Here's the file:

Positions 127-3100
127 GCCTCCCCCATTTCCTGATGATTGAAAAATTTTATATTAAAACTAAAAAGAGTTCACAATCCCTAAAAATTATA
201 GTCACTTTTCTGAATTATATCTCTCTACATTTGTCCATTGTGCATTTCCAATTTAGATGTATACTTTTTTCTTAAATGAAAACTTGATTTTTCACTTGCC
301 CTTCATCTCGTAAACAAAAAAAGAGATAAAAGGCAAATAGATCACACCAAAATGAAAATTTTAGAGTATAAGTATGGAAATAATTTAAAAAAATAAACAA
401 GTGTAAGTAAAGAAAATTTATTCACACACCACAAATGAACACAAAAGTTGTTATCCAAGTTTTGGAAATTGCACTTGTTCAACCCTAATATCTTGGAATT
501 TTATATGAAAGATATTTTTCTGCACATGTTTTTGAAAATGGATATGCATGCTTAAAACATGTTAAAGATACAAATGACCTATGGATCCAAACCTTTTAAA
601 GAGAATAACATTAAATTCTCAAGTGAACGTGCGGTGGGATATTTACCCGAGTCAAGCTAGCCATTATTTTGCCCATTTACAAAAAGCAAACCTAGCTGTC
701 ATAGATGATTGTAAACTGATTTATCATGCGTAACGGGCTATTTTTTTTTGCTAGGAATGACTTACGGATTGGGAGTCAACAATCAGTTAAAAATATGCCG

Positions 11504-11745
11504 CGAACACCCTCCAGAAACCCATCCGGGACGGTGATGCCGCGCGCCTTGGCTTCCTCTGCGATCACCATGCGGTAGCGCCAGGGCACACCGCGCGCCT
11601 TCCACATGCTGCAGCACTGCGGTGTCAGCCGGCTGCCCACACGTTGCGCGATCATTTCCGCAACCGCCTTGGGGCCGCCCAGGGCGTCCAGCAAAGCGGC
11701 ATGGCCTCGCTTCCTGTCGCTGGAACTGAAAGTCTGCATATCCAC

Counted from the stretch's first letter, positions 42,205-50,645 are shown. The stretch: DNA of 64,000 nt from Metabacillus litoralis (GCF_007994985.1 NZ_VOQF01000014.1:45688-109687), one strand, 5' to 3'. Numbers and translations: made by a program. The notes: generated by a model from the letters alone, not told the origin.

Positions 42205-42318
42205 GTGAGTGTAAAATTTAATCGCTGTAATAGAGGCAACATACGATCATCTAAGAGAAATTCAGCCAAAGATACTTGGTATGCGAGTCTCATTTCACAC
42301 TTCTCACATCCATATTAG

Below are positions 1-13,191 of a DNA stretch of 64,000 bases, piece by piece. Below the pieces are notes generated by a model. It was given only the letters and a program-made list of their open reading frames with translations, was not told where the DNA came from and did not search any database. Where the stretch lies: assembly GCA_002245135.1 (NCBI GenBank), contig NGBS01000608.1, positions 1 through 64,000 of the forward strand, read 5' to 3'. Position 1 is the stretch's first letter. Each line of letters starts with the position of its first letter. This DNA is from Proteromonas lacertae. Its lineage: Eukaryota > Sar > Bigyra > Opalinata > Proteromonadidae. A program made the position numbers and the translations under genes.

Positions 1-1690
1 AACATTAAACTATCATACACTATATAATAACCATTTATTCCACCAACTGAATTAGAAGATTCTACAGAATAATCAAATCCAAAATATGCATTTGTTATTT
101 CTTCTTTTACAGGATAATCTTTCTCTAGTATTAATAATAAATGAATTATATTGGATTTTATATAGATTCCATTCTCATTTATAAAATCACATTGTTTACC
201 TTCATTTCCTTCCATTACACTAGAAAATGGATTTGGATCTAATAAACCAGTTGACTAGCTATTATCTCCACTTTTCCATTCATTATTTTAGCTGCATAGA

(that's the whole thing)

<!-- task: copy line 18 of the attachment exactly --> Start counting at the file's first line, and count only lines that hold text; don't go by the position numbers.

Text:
Positions 1-1690